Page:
Uncharted Paths: The Use of Traditional, Complementary and Alternative Medicine (TCAM) among Sub-Saharan Africans living in the Greater Toronto Area (GTA)
The appeal of traditional, complementary, and alternative medicine (TACM) is growing among persons living in developed countries. Personal beliefs and traditional values about health and healthcare are deemed significant motivations for the use of TCAM. While existing studies have focused on diverse population groups, including persons of European and Asian descent, TCAM use and behaviour among persons of sub-Saharan African (SSA) descent living in Canada and other developed countries remains unknown. Existing studies on TCAM and healthcare-seeking behaviour of racial or ethnic minorities suggests possible alienation due to sociocultural health beliefs and practices. These studies fail to investigate the role of context in the identity construction and sociocultural belonging and how this ultimately affects the choice of healing practices. Anthias' (2002, 2008, 2012a) asserts that immigrants and their descendants have complex relationships with different locales – country of residence (or naturalised countries) and country of origin. This complex relationship entails social, cultural, symbolic and material ties between homelands and destinations. This research seeks to examine TCAM use among persons of SSA origin living in the GTA and to understand how ethnocultural identity informs the use of TCAM remedies using Anthias’ translocational positionality as a theoretical framework. The study uses a sequential mixed-method approach to garner data on sociodemographic characteristics, transnational relationships, health status and health care-seeking behaviours of persons of SSA origin living in the Greater Toronto Area. Lifetime prevalence of TCAM use among respondents of SSA descent is ~57.14% and 12-month prevalence of TCAM use is ~23.81%. About 48.72% of the respondents indicated the TCAM used are of their ethnocultural origin. A sizeable proportion of respondents had unmet TCAM need (~20.88%) and engaged in transnational healthcare-seeking behaviour or medical return (~39.56%). The findings of the interview show the meaning associated with ethnocultural identity and the broader contextual factors that influence the utilisation of ethnocultural identity in health promotion or healthcare-seeking. The findings of the interviews challenge the alienation assumption and show the ability of participants to transcend and transition between ethnocultural identities in different contexts.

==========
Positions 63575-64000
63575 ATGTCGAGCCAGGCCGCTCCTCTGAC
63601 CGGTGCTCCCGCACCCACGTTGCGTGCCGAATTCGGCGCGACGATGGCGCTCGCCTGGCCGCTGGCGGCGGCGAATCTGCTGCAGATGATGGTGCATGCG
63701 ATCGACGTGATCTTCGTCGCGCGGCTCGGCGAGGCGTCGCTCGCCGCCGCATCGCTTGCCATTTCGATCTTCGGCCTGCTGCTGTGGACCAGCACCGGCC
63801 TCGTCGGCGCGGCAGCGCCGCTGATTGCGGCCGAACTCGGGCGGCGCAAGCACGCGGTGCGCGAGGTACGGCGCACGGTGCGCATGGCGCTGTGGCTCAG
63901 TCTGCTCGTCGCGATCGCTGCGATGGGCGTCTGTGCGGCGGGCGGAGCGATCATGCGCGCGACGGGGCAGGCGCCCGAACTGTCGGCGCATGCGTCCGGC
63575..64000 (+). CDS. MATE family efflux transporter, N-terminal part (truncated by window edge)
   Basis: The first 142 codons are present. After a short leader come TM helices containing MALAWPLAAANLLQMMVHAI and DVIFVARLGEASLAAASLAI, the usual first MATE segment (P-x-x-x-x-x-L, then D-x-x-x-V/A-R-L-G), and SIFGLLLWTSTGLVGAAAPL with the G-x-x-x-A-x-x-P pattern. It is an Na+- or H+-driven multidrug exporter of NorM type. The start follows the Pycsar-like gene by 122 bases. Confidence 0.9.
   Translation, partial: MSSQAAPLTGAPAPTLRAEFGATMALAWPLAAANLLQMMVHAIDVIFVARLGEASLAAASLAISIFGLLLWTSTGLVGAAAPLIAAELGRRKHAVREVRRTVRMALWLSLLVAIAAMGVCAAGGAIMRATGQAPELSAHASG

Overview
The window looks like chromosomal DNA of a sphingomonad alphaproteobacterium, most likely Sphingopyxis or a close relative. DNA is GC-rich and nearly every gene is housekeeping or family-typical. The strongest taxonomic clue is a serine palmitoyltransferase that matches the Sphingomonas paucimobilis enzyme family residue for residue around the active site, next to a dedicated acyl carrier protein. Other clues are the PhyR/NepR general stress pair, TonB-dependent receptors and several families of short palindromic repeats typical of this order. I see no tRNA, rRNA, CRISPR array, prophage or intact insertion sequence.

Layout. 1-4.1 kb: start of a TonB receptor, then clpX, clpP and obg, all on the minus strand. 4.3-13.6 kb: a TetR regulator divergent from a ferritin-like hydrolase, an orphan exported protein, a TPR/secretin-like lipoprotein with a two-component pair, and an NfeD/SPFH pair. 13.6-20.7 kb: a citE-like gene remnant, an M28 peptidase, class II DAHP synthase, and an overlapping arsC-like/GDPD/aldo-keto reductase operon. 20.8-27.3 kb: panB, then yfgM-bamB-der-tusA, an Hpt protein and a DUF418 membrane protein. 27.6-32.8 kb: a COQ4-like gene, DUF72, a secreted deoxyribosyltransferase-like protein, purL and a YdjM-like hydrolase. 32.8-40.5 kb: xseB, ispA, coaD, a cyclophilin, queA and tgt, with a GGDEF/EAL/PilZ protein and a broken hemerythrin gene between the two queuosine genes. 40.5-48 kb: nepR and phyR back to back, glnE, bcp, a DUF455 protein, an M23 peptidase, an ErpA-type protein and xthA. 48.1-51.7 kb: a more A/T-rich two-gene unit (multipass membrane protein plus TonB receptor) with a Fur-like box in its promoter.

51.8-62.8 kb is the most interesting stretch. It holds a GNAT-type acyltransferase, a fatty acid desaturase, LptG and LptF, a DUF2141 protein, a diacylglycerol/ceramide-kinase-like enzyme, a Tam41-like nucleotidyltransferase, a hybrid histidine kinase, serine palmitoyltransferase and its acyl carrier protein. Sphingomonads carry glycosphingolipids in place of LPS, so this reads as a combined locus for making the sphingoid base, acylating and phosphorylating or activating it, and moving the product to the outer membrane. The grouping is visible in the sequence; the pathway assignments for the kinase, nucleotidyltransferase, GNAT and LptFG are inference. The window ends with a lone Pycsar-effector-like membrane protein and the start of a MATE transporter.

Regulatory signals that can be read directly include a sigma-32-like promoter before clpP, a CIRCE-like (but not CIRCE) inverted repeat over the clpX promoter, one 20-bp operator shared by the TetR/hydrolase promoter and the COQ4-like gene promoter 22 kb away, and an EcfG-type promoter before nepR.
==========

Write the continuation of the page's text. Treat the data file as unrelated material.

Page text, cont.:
URI for this recordhttp://hdl.handle.net/1974/26436
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